In 1948, Eterna announced a friction-reducing ball-bearing mounted rotor system as part of the Eterna-Matic. Have you ever noticed how the Eterna logo consists of 5 circles? That became their official logo the same year the 5 point ball bearing system was introduced.
You may notice that ETA movements use the ball bearing rotor system in their movements. This is because the ETA ébauche factory was a spawn of Eterna. As mentioned in this Wikipedia article:
In 1948, Eterna advanced self-winding watch technology with the development of the Eterna-matic automatic movement. The use of five strategically placed ball bearings made the movement very efficient and significantly reduced friction and resistance on the oscillating weight that wound the mainspring. This reduced the wear and tear on internal parts, increasing the watch’s accuracy and useful life. The new watch became popular soon, is probably the most famous Eterna watch and may be one of Eterna’s greatest designs. Its popularity was such that in 1948 Eterna adopted the image of five balls as its corporate logo.
Note: Keep in mind that ball bearing rotors are not limited to 5 balls. For example, the system can have 7 balls, 4 or even 3. See the read more link below!
In the past, Rolex used the jewel/bushing (sleeve type) rotor setup. Until recently, Rolex has used bushing style rotors on their watches. In some of their models (Red Sea-Dweller, Day-Date 40, Sky-Dweller, Daytona, etc.) featuring a ball bearing setup, they are using their own proprietary placement of the bearings and do not use the exact same technology that can be found in ETA movements. Their ceramic bearings are sealed in a lubricated enclosure, which supposedly will last through decades of use without needing replaced. Anyone who has handled a Rolex watch with a bushing rotor can attest to the fact that it’s very difficult to feel and hear the rotor spinning inside.
Disadvantages of a Ball Bearing Rotor
Advantages of the jewel/bushing rotor system is that there are fewer moving parts.
Jewel/bushing rotor is quieter than a ball bearing rotor.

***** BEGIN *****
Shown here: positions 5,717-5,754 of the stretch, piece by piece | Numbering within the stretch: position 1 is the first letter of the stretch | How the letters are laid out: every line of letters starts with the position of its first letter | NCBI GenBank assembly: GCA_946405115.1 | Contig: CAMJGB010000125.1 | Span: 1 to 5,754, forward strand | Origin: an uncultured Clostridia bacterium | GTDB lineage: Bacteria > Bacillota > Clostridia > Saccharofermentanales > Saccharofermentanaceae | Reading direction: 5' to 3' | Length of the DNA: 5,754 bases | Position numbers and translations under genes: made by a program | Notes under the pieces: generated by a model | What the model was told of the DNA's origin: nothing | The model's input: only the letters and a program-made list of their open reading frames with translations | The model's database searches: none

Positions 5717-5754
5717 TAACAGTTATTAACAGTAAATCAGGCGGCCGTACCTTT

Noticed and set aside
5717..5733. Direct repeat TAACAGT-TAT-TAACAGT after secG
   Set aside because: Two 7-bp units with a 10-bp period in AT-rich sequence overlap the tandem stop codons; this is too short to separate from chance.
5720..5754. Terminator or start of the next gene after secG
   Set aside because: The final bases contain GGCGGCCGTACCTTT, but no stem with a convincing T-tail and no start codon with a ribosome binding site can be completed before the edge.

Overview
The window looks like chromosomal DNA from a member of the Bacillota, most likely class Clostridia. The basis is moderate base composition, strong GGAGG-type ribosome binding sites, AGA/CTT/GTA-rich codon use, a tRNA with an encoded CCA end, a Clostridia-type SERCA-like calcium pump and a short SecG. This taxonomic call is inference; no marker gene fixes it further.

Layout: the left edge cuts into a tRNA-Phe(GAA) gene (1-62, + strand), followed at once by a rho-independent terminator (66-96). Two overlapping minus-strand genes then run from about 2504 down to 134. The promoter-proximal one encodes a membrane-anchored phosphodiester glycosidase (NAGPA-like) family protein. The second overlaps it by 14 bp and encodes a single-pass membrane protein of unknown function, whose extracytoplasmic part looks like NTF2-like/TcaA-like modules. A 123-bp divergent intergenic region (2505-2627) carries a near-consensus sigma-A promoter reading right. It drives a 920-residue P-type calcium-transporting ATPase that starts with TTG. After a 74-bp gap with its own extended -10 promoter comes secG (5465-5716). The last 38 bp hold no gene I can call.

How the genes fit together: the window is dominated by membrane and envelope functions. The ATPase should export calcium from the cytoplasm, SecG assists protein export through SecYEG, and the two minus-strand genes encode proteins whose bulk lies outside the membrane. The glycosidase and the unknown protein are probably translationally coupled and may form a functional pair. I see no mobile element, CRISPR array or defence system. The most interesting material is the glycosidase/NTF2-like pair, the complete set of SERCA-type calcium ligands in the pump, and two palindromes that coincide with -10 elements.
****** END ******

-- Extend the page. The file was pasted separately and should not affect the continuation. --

Replacing the ball bearings in a rotor requires special tools.
In reference to the Newer Rolex ball bearing rotors, SearChart on the Rolex forum said:
The downside of this new ball bearing system is that when it’s broken you’ll need to replace the whole rotor, unlike the older movements where you could just replace the axle.
Which one is preferred by watch enthusiasts?
Some watch geeks prefer the ball bearing rotor because it seems like the more logical choice for a constantly rotating part. Others believe in the bushing style rotors due to how long their have been used, and the quiet aspect (the newer, louder ball bearing rotors seems to be upsetting many Rolex owners). HRC-E.B. on WUS had some interesting insights on the subject:
Unless I’m mistaken, the main advantages of the bushing over the ball bearing are cost (yes, even in high-end movements), simplicity, size/packaging and a perceived advantage in winding efficiency, as a small diameter bushing theoretically lends greater leverage to the rotor, for better efficiency. It is also known to be very smooth (when properly maintained), compared to bearings, which you can sometimes feel/hear.
The disadvantage of the bushing are less support for the rotor (if the diameter is small, which would be the objective in using a bushing), making the rotor more prone to hitting movement parts/bridges/plates in case of shock, less shock resistance (the bushing can ultimately break…), and necessity of regular maintenance.
As far as I know, leaving aside the winding efficiency element for the time being, the ball bearing is, from a mechanical engineering point of view, superior to the bushing in every way. More support for the rotor, greater durability, less requirement for maintenance, better structural integrity, better shock resistance. And, the clincher: I believe that the technology is there nowadays to make a winding system based on a bearing-supported rotor as efficient as a bushing-based system. As to the packaging element, any new movement designed from scratch can accommodate bearings without issue.
A poll in the same thread had a total of 7 votes at time of this post, zero votes are in favor of the bushing style rotor. Six votes were for the ball bearing rotor, one vote for both are equal in performance. Not enough data to be useful, but interesting nonetheless.
At the time of this post, we found replacement prices of $10-20 online for the ball bearing part number #1497 for ETA movements. This part can most likely be installed in your existing rotor.